The Magazine

A Textbook Case of Junk Science

From the May 9, 2005 issue: What our children is learning?

May 9, 2005, Vol. 10, No. 32 • By PAMELA R. WINNICK
Widget tooltip
Single Page Print Larger Text Smaller Text Alerts

A study commissioned by the David and Lucile Packard Foundation in 2001 found 500 pages of scientific error in 12 middle-school textbooks used by 85 percent of the students in the country. One misstates Newton's first law of motion. Another says humans can't hear elephants. Another confuses "gravity" with "gravitational acceleration." Another shows the equator running through the United States. Individual scientists draft segments of these books, but reviewing the final product is sometimes left to multicultural committees who have no expertise in science.

"Thousands of teachers are saddled with error-filled physical science textbooks," wrote John Hubisz, a physics professor at North Carolina State University at Raleigh and the author of the report. "Political correctness is often more important than scientific accuracy. Middle-school text publishers now employ more people to censor books than they do to check facts."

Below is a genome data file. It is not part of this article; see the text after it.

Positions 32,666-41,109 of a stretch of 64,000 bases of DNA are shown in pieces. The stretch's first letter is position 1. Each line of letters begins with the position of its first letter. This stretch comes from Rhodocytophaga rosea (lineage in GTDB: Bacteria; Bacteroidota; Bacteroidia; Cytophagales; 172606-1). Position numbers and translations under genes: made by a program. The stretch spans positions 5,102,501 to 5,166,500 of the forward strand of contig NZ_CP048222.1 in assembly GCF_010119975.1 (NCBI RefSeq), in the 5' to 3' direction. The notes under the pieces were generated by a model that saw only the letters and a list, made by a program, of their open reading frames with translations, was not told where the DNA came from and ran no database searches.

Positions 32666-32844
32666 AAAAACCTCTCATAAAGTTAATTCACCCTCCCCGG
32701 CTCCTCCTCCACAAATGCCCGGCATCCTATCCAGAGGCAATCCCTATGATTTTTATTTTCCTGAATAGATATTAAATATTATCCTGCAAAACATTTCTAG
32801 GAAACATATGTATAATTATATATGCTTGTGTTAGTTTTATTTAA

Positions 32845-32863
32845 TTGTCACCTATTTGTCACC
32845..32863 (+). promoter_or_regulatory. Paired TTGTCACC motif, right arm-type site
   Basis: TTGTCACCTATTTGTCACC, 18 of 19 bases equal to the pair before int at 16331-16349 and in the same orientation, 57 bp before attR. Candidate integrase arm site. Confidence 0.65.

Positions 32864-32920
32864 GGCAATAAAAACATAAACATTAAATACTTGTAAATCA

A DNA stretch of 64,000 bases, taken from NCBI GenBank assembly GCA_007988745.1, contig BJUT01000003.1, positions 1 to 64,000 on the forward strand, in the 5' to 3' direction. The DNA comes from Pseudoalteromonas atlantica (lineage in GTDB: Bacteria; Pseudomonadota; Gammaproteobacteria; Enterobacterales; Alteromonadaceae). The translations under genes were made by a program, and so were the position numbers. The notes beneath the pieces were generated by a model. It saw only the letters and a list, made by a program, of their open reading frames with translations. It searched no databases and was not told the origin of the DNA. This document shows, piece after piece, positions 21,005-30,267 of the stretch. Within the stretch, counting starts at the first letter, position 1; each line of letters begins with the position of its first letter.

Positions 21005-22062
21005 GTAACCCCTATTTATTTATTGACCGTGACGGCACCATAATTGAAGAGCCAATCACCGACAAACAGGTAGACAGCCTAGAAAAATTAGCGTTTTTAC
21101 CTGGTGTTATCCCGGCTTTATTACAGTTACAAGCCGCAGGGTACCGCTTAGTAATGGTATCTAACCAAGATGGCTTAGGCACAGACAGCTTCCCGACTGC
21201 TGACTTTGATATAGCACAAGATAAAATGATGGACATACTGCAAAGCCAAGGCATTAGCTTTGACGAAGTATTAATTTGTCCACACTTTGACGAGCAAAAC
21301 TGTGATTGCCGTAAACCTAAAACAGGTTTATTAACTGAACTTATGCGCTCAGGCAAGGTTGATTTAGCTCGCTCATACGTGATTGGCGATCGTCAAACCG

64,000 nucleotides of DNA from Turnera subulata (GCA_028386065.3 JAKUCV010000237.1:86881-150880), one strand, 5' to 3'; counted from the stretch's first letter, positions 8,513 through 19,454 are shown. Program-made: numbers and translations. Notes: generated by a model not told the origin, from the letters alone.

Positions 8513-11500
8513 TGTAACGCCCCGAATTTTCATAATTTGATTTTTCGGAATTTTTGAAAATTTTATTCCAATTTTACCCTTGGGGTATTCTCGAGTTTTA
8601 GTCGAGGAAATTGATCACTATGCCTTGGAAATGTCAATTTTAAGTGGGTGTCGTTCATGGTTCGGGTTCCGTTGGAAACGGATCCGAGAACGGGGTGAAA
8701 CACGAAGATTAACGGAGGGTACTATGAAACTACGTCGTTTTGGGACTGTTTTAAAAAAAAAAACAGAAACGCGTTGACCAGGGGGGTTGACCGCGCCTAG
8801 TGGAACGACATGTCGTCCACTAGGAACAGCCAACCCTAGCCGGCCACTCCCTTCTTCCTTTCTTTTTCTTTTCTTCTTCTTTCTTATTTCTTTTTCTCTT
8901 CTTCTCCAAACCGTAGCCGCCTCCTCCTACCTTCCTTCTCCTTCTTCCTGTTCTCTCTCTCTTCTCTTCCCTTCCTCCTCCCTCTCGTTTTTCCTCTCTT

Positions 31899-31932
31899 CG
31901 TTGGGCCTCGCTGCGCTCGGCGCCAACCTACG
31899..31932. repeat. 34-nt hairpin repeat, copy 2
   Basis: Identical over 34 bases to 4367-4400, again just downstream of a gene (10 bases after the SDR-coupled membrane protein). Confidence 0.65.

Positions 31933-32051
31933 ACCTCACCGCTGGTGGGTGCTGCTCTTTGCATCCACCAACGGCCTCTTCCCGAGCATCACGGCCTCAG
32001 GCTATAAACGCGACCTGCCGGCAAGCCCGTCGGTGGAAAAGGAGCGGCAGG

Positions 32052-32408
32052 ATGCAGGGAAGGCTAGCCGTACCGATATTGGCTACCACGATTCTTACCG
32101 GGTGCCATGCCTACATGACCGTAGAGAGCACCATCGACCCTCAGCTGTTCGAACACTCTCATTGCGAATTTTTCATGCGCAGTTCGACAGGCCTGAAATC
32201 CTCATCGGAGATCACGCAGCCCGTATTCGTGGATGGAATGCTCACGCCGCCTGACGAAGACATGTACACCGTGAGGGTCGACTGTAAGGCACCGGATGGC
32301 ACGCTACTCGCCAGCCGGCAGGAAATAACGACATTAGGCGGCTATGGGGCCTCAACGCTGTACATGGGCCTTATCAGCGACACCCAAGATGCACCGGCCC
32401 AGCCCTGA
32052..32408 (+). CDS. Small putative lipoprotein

The aim of President Bill Clinton's Goals 2000 project, enacted nine years ago, was to make American students first in science literacy. It didn't happen. A study by the National Assessment governing board in 2000 found that only 12 percent of graduating seniors were proficient in science. International surveys continue to show that American high school seniors rank 19th among seniors surveyed in 21 countries.

Members of the scientific elite are occasionally heard blaming religion for the sorry state of science education. But it isn't priests, rabbis, or mullahs who write the textbooks that misrepresent evolution, condescend to disadvantaged groups, misstate key concepts of physics, show the equator running through the United States, and come close to excising white males from the history of science. Young Americans need to learn science, and they need to distinguish it clearly from Algonquin myth.

Pamela R. Winnick is an attorney and journalist based in Pittsburgh. Her book A Jealous God: Science's Crusade Against Religion is due out later this year.